Had I been prepared for what to expect, I would have been ready. There is a sleep “regression” at age two with the burst of language development, the evolution of true fears, and some residual separation anxiety. A normal, healthy, and natural part of my toddler’s childhood that I was trying to close the door, separate myself from, and ignore. And this strong-willed girl was having none of it.

I couldn’t do it. I just couldn’t do it. And it made me question everything. Why was it appropriate for me to walk out of the room on my crying baby when she was but 7 months of age and barely had object permanence? But, as soon as she had words it felt wrong? Had she not always been trying to communicate something to me?

Of course she had. That’s biology. Human infants communicate to their caregivers through tears. This is the only way they can get their needs met. Sometimes this is a cry for a diaper change, a tummy to be filled, or pain from an ear infection. And at other times a cry may mean; please stay with me, I need you near.

Now I am not an advocate for NOT allowing our children to cry. In fact, I encourage quite the opposite. I believe that we should meet all of our children’s needs, and then if there are some tears to be had – fine. This is part of a normal, healthy emotional release, and you can read more of my thoughts on crying here. But, I believe tears can be in the arms of a loving caregiver, or the presence of a parent sitting beside, hand on chest, telling their child they are there for them. Or in my case that night, singing “on top of spaghetti” at the top of my lungs because I really had no other way to get that child to sleep.

I’ve learned a lot in my work with families. I’ve always attracted a “gentler” crowd, and through families asking for something totally different, I learned a lot. People wanted to move slower. They wanted to connect more deeply with their child. And they wanted options. Caring as much as I do about the clients I serve, I tried to find these for everyone who asked. And in doing so, I found myself a whole new repertoire of skills.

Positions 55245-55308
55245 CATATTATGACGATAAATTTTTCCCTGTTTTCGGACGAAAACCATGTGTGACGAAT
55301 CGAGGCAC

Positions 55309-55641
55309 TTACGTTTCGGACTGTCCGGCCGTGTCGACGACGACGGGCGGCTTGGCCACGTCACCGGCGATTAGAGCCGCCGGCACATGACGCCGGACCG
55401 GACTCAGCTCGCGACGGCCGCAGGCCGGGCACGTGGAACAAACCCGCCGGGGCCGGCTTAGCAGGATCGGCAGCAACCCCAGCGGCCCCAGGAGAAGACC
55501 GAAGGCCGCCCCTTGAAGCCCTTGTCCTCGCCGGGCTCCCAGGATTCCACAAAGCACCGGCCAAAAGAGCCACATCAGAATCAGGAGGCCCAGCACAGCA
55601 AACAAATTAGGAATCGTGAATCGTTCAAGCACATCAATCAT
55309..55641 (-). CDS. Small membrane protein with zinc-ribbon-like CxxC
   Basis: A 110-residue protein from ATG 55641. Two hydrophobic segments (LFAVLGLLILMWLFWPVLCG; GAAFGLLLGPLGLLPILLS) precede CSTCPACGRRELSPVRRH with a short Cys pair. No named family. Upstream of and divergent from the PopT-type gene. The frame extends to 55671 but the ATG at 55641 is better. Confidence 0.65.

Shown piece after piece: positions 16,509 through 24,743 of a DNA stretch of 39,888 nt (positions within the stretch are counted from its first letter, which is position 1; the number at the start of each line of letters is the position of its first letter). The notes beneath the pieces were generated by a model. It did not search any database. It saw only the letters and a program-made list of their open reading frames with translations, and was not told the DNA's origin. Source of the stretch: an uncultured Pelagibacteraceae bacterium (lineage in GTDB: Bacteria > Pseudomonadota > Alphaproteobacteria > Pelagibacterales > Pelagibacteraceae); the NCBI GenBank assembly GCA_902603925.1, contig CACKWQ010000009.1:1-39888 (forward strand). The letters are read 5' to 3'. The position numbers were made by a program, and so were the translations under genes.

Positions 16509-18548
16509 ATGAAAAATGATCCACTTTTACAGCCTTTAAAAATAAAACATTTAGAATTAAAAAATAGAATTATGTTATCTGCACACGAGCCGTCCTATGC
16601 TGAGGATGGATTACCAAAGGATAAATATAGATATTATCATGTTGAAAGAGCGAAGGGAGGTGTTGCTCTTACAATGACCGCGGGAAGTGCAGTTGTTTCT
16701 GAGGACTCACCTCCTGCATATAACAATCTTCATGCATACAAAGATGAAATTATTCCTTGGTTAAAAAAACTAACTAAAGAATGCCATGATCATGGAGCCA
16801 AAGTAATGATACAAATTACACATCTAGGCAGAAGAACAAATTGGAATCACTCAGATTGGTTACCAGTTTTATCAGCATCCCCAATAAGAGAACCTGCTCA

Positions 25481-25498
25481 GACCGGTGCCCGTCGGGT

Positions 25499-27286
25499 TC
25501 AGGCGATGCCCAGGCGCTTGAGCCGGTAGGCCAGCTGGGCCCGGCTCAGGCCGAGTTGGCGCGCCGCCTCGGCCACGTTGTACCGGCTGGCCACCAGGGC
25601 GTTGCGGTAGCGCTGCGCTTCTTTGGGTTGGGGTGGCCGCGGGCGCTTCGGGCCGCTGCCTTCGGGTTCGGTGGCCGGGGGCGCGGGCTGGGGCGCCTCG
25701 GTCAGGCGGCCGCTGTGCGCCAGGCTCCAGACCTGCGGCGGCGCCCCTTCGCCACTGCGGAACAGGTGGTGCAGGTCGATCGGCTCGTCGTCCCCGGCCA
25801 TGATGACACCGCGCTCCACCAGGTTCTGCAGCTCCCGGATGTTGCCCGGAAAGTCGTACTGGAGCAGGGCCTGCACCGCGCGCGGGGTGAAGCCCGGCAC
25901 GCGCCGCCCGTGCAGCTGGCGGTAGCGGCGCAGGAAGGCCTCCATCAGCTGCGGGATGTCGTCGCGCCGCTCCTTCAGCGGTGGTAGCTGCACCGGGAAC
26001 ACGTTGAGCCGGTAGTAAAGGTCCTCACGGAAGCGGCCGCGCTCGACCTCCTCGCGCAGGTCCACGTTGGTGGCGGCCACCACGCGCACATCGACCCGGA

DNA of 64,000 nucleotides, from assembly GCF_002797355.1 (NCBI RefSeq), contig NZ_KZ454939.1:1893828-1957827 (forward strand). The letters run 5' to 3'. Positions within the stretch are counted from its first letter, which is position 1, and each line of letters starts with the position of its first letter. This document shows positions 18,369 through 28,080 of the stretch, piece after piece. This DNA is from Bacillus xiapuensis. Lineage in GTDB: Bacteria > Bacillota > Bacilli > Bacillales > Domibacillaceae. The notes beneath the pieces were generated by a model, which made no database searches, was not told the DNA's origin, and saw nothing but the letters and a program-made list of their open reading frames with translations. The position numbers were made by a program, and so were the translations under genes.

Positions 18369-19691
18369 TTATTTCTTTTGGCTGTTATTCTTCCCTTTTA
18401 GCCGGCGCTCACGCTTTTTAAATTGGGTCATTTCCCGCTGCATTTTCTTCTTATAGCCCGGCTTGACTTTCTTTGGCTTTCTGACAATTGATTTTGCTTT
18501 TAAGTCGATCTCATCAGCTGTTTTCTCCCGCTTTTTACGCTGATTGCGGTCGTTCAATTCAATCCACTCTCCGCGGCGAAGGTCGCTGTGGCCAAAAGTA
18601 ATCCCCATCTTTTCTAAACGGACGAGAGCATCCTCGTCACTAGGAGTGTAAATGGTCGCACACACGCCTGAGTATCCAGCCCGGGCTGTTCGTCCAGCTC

But still, I offered controlled crying as an option. Since no concrete research based articles on sleep training proved it was bad, or harmful to infants (or so I thought), I carried on.. business as usual. Doing what 90% of other child sleep consultants do. Convincing families that their children NEED to sleep. And that I would be the one to get them some.

But then came along baby #2. And damnit. He was more difficult than the first in the sleep department.

I promised myself I wouldn’t worry. I wouldn’t stress. “You’ve got all the tools to fix this Lara” were words I repeated often, and as a result I relaxed.

I relaxed a lot. I gave myself a chance to just “be” with Theo. To listen to him. To feed him more than I thought I should in the middle of the night. To respond to him with pick ups, cuddles, love and contact at any hour of the day – with far less restrictions than Ferber would ever allow. And dog gone it, the child began to sleep. In his own time. In the comfort of my presence. Without “negative sleep props or associations”, with room for “healthy tears and emotional release”